2020 Keynote Speaker
Headshot by Kelly Davidson Studio
Senior Principal Researcher, Microsoft Research New England, Research Affiliate, Comparative Media Studies/Writing, MIT
Nancy Baym (Ph.D., University of Illinois at Urbana Champaign, 1994) is a Senior Principal Researcher at Microsoft Research New England, where she conducts basic research into how people understand and act with new communication technologies in their relationships. A pioneer in the field of internet research, Baym wrote some of the first articles about online community in the early 1990s. With Jean Burgess, she is the author of Twitter: A Biography (forthcoming 2020, NYU). Other books include Playing to the Crowd: Musicians, Audiences, and the Intimate Work of Connection (2018, NYU), Personal Connections in the Digital Age (2010, Second Edition 2014, Polity), Internet Inquiry: Conversations About Method (co-edited with Annette Markham, 2010, Sage), and Tune In, Log On: Soaps, Fandom and Online Community (2000, Sage). She was a co-founder of the Association of Internet Researchers and served as its second president. Her recognitions include the Frederick Williams Prize for Contributions to the Study of Communication and Technology awarded by the International Communication Association, the naming of the Nancy Baym Book Award by the Association of Internet Researchers, and an Honorary Doctorate from the Faculty of Information Technology at the University of Gothenburg.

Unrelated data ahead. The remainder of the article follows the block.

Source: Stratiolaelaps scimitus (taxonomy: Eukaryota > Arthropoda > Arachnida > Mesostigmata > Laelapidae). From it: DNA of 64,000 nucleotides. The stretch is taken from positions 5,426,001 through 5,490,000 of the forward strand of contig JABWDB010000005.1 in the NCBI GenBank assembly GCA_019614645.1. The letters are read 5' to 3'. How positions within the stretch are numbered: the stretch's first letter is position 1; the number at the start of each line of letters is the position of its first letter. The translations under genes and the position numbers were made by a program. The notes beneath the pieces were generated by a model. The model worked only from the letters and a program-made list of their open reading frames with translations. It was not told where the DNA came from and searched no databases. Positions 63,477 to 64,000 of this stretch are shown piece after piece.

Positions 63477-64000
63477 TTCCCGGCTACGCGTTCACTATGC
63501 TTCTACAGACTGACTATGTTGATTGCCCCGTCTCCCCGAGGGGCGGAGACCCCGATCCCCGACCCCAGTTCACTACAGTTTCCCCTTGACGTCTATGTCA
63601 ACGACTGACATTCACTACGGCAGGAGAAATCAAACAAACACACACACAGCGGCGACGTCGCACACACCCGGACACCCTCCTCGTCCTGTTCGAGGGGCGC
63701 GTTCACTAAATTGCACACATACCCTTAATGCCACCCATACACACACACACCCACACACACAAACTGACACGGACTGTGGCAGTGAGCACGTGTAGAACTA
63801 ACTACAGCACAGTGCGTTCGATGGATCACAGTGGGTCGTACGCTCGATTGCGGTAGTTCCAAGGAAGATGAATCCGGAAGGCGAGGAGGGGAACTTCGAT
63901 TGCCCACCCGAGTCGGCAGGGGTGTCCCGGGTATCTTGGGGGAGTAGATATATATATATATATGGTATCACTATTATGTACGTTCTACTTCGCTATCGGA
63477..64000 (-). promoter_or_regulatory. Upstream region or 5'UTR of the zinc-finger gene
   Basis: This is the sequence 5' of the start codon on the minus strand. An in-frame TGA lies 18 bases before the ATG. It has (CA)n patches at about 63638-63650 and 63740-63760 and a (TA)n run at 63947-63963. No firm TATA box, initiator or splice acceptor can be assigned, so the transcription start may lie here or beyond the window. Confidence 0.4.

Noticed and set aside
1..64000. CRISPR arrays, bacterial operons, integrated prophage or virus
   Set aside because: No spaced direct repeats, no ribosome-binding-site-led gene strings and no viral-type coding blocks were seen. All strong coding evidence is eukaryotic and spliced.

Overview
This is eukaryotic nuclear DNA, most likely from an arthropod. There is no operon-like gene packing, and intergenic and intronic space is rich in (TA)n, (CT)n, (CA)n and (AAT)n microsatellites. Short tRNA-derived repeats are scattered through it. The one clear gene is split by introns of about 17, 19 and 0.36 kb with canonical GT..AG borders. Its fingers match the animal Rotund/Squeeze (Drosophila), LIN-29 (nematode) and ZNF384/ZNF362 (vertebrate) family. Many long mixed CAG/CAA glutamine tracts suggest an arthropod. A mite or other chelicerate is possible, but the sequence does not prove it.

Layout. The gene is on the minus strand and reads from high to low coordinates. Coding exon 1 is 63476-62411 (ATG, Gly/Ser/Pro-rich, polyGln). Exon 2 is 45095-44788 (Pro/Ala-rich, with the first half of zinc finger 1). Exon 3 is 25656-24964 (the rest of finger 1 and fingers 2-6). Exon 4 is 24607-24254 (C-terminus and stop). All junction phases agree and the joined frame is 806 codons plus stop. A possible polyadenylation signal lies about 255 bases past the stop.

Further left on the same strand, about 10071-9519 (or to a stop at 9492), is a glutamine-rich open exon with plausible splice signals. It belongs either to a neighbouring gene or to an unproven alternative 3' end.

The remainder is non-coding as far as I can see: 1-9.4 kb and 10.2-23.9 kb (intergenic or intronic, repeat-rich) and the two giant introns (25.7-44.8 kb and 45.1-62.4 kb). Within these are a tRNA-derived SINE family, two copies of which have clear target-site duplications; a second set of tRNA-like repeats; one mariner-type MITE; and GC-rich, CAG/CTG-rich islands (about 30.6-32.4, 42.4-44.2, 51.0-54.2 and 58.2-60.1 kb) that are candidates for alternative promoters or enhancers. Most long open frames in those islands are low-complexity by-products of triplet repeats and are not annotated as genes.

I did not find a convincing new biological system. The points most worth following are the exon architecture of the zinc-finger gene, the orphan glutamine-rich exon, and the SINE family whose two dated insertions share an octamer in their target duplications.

Talk Title: Behind the Data: Reflections on Three Decades of Studying the Internet
In 1991, Nancy Baym first decided to use online data to study how people created identity, relationships, and communities in the new environment of the Internet. She saved all posts to a USENET group for a month and found herself with a pile of printouts so tall she barely knew how to begin their analysis. In the years since, she’s gone from Ph.D. student to Professor of Communication Studies to Senior Principal Researcher at Microsoft, using a variety of (usually qualitative) methodological approaches in her effort to provide frameworks for understanding how people understand and use digital media and with what consequences. In this talk, she’ll consider the intertwined histories of her career path, the rise of the internet and big data, and the strategies she’s taken to get at what those data can’t reveal.